Amanda C. Seaman is a Professor of Japanese in the East Asian Languages and Cultures Program within the Languages, Literatures, and Cultures department. She received her Ph.D. in Japanese Literature from the University of Chicago, 2001. Her areas of research are Contemporary Japanese Literature and Culture, Japanese Women Writers and Gender and Popular Culture. She teaches courses in Pre-modern and Modern Japanese Literature, and topics in modern Japanese culture. She can be reached at Herter 515, 413-545-6679, and firstname.lastname@example.org.
Prof. Sen’s research interests include Irish Studies, South Asian literatures and cultures, postcolonial studies and the environmental humanities. In his current work, he is especially interested in the conceptual pathways through which literary and cultural analysis can play a more dominant role in environmental debates, the role of narrative in our understanding of, and responses to, unraveling climate change effects, and the necessity of re-imagining sovereignty in the twenty-first century. He is located in E352 South College and can be contacted at email@example.com and (413) 545-5810.
Svati Shah is an Associate Professor in the Women, Gender, Sexuality Studies Department. She received her B.A. from the University of North Carolina at Chapel Hill in 1992, her M.P.H. at Emory University, Rollins School of Public Health in 1997, and her Ph.D. from Columbia University in 2006. Her areas of research include political economy of migration, sex work, development, and urbanization in South Asia and South Asian diaspora.
Prof. Shen is a Professor of Chinese. He received his Ph.D. in Linguistics from the University of California, Berkeley, 1993. His areas of research are Chinese Linguistics, Dialectology, Chinese Writing System, and Phonology. His teaching responsibilities include Introduction to Chinese Linguistics, History of the Chinese Language, Chinese Dialectology and Chinese Language. He can be reached in Herter 438, 413-545-4952, and at firstname.lastname@example.org.
Regine Spector is an Assistant Professor in the Political Science department. She received her Ph.D. Ppolitical Science from the University of California, Berkeley and a BA and MA in International Relations and International Policy Studies from Stanford University. She studies political economy, development, and politics in Eurasia and teaches courses in comparative politics, political economy, development, and Eurasian studies. She is located in Thompson 416 and can be reached at 413-545-6175 and email@example.com.
Reiko Sono is a Senior Lecturer in Japanese. She received her Ph.D. at Princeton University in Japanese Religion. Her areas of research are Japanese religions, the culture of gift giving, and Pre-modern Japanese History. Her teaching responsibilities are Death in Japanese Culture (J391) and Advanced Modern Japanese (J536 & J537). She can be reached at Herter 331, 413-545-4947, and firstname.lastname@example.org.
Prof. Srivastava is an Assistant Professor in History. She received her Ph.D. from the University of Cincinnati in 2012. Her research interests include Histories of Class, Labor and Urbanism, Class and Gender, Working Class and Associational Culture, Histories and Politics of Reproduction in Colonial India. She can be contacted at 709 Herter Hall, 413-545-6782, and email@example.com.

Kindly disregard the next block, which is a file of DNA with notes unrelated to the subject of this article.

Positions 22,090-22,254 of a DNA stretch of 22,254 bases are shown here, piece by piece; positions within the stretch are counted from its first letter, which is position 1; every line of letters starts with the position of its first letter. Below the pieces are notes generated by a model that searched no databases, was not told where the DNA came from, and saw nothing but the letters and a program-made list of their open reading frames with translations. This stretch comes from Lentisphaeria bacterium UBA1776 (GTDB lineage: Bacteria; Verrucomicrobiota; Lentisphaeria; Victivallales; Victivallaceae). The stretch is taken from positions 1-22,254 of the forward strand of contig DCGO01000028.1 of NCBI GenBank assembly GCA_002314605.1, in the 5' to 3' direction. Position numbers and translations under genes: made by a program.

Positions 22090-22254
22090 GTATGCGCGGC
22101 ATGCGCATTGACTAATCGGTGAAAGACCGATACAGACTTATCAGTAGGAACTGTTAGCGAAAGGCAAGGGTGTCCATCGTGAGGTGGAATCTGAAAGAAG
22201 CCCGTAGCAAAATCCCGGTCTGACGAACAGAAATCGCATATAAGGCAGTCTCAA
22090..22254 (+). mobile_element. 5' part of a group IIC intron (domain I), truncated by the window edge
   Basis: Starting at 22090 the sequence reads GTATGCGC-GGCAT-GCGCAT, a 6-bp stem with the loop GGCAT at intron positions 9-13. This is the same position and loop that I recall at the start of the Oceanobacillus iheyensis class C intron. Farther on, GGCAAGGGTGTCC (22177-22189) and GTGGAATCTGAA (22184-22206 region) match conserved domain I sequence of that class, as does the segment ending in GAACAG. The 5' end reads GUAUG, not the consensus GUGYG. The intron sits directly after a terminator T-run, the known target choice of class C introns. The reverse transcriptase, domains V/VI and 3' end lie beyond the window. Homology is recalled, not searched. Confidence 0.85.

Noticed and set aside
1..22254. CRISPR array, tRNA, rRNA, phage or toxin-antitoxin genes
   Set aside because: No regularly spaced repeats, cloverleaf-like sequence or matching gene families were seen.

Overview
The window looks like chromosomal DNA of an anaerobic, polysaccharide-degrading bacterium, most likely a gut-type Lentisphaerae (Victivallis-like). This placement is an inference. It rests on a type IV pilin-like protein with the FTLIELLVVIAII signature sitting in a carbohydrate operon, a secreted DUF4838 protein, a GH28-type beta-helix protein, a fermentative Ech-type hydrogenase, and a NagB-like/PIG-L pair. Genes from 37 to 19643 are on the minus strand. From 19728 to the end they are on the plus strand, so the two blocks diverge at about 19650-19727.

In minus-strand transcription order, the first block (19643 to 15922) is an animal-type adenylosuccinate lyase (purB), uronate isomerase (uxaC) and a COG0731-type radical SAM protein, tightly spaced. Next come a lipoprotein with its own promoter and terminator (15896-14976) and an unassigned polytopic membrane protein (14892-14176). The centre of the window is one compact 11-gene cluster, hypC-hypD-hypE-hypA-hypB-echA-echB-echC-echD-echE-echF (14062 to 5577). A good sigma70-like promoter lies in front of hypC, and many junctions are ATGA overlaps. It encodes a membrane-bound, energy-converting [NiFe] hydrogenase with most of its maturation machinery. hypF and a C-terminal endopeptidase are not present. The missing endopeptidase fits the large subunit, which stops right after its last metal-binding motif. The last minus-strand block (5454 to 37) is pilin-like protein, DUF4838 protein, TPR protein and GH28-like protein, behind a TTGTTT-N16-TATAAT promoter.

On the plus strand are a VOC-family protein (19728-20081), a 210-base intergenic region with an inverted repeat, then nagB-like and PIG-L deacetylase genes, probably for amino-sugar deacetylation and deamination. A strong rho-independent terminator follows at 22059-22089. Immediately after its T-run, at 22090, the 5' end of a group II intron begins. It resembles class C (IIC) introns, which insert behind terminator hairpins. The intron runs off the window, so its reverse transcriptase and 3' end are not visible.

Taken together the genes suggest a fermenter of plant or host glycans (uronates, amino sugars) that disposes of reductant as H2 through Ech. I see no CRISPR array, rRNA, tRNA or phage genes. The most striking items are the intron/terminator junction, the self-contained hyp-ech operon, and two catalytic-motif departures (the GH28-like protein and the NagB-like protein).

Ocean Vuong is an Assistant Professor in English and a world-reknown poet and essayist in areas such as Asian American/Diasporic Studies and Queer/LGBTQ Literature, among others. He is also the author of Night Sky with Exit Wounds, winner of the Whiting Award, finalist for the Kate Tufts Discovery Award, and a New York Times Top 10 Book of 2016. His writings have been featured in numerous major publications and was selected by Foreign Policy magazine as a 2016 100 Leading Global Thinker and named by BuzzFeed Books as one of “32 Essential Asian American Writers.” He is located in South College.
Associate Professor in Chinese, Herter Room 337, 413-545-4948, and firstname.lastname@example.org
Caroline Yang is an Assistant Professor in the Dept. of English. She is currently completing a book manuscript titled Reconstruction's Labor: The Chinese Worker in American Literature after Slavery that examines the Chinese worker as a category of analysis in works by Ambrose Bierce, Mark Twain, Bret Harte, Sui Sin Far, and Charles Chesnutt. Her next project centers on figures and spaces of work in late twentieth century and contemporary Asian American and African American literatures in the context of global racial capitalism and military multiculturalism. In addition to Asian American and African American literary studies, her teaching and research interests include comparative race and ethnic studies, gender and sexuality studies, and transnational media and cultural studies. She can be reached at email@example.com.
Senior Lecturer in Japanese, Herter 329, 413-545-4953, firstname.lastname@example.org
Prof. Zhang is an Associate Professor in the East Asian Languages and Cultures program, Department of Languages, Literatures, and Cultures. Her expertise is in modern Chinese literature, Chinese cinema and popular culture, Ming and Qing literature, and 'critical theory on space and the uncanny.' You can learn more about what that means by emailing her at email@example.com.